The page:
2. 464 Chapter 11. Eigensystems A plane rotation such as (11.1.1) is used to transform the matrix A according to A = PT · A · Ppq pq (11.1.2) Now, PT · A changes only rows p and q of A, while A · Ppq changes only columns pq p and q. Notice that the subscripts p and q do not denote components of Ppq , but visit website http://www.nr.com or call 1-800-872-7423 (North America only),or send email to trade@cup.cam.ac.uk (outside North America). readable files (including this one) to any servercomputer, is strictly prohibited. To order Numerical Recipes books,diskettes, or CDROMs Permission is granted for internet users to make one paper copy for their own personal use. Further reproduction, or any copying of machine- Copyright (C) 1988-1992 by Cambridge University Press.Programs Copyright (C) 1988-1992 by Numerical Recipes Software. Sample page from NUMERICAL RECIPES IN C: THE ART OF SCIENTIFIC COMPUTING (ISBN 0-521-43108-5) rather label which kind of rotation the matrix is, i.e., which rows and columns it affects. Thus the changed elements of A in (11.1.2) are only in the p and q rows and columns indicated below:   · · · a1p · · · a1q · · ·  . . . .   . . . .   . . . .   ap1 · · · app · · · apq · · · apn     .  A = . . . . . . .  (11.1.3)  . . . .  a   q1 · · · aqp · · · aqq · · · aqn   . . . .   .. . . . . .  . · · · anp · · · anq · · · Multiplying out equation (11.1.2) and using the symmetry of A, we get the explicit formulas arp = carp − sarq r = p, r = q (11.1.4) arq = carq + sarp app = c2 app + s2 aqq − 2scapq (11.1.5) 2 2 aqq = s app + c aqq + 2scapq (11.1.6) apq = (c − s )apq + sc(app − aqq ) 2 2 (11.1.7) The idea of the Jacobi method is to try to zero the off-diagonal elements by a series of plane rotations. Accordingly, to set apq = 0, equation (11.1.7) gives the following expression for the rotation angle φ c2 − s2 aqq − app θ ≡ cot 2φ ≡ = (11.1.8) 2sc 2apq If we let t ≡ s/c, the definition of θ can be rewritten t2 + 2tθ − 1 = 0 (11.1.9) The smaller root of this equation corresponds to a rotation angle less than π/4 in magnitude; this choice at each stage gives the most stable reduction. Using the form of the quadratic formula with the discriminant in the denominator, we can write this smaller root as sgn(θ) t= √ (11.1.10) |θ| + θ2 + 1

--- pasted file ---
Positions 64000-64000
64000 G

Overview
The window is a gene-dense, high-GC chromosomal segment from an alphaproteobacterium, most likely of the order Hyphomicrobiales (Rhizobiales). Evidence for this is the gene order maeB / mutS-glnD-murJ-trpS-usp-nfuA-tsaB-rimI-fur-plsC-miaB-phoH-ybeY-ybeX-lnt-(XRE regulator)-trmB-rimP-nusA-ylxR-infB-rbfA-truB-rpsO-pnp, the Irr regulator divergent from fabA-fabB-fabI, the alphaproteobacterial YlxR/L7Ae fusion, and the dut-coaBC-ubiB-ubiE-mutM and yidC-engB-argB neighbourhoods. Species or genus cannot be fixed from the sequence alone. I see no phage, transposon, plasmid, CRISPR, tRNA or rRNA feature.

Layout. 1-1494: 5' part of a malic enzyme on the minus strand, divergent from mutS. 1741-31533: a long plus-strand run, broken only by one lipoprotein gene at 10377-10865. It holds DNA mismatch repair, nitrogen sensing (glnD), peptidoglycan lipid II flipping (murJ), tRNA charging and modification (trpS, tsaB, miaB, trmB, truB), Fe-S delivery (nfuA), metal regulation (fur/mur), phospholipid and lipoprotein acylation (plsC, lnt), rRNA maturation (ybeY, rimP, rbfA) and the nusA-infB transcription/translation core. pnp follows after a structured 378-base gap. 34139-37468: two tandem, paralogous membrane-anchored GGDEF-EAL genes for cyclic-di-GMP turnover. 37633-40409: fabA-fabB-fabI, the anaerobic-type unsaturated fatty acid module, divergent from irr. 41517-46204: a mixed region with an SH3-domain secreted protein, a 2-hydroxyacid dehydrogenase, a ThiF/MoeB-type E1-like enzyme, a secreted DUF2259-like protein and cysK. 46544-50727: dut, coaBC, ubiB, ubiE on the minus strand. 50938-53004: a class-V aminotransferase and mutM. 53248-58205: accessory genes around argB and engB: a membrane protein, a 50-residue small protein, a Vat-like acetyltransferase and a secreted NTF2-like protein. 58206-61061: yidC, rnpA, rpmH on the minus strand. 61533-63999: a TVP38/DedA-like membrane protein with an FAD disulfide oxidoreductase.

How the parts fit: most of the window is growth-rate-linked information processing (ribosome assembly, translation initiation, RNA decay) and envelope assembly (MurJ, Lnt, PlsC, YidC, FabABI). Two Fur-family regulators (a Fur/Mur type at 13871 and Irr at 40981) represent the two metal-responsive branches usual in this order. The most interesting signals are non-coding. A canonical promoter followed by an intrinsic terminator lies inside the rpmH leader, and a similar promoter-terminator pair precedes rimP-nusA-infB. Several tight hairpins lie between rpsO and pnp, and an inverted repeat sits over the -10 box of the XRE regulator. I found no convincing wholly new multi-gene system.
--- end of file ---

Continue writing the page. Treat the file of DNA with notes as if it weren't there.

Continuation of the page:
3. 11.1 Jacobi Transformations of a Symmetric Matrix 465 If θ is so large that θ2 would overflow on the computer, we set t = 1/(2θ). It now follows that 1 c= √ (11.1.11) t2 + 1 s = tc (11.1.12) visit website http://www.nr.com or call 1-800-872-7423 (North America only),or send email to trade@cup.cam.ac.uk (outside North America). readable files (including this one) to any servercomputer, is strictly prohibited. To order Numerical Recipes books,diskettes, or CDROMs Permission is granted for internet users to make one paper copy for their own personal use. Further reproduction, or any copying of machine- Copyright (C) 1988-1992 by Cambridge University Press.Programs Copyright (C) 1988-1992 by Numerical Recipes Software. Sample page from NUMERICAL RECIPES IN C: THE ART OF SCIENTIFIC COMPUTING (ISBN 0-521-43108-5) When we actually use equations (11.1.4)–(11.1.7) numerically, we rewrite them to minimize roundoff error. Equation (11.1.7) is replaced by apq = 0 (11.1.13) The idea in the remaining equations is to set the new quantity equal to the old quantity plus a small correction. Thus we can use (11.1.7) and (11.1.13) to eliminate aqq from (11.1.5), giving app = app − tapq (11.1.14) Similarly, aqq = aqq + tapq (11.1.15) arp = arp − s(arq + τ arp ) (11.1.16) arq = arq + s(arp − τ arq ) (11.1.17) where τ (= tan φ/2) is defined by s τ≡ (11.1.18) 1+c One can see the convergence of the Jacobi method by considering the sum of the squares of the off-diagonal elements S= |ars |2 (11.1.19) r=s Equations (11.1.4)–(11.1.7) imply that S = S − 2|apq |2 (11.1.20) (Since the transformation is orthogonal, the sum of the squares of the diagonal elements increases correspondingly by 2|apq |2 .) The sequence of S’s thus decreases monotonically. Since the sequence is bounded below by zero, and since we can choose apq to be whatever element we want, the sequence can be made to converge to zero. Eventually one obtains a matrix D that is diagonal to machine precision. The diagonal elements give the eigenvalues of the original matrix A, since D = VT · A · V (11.1.21)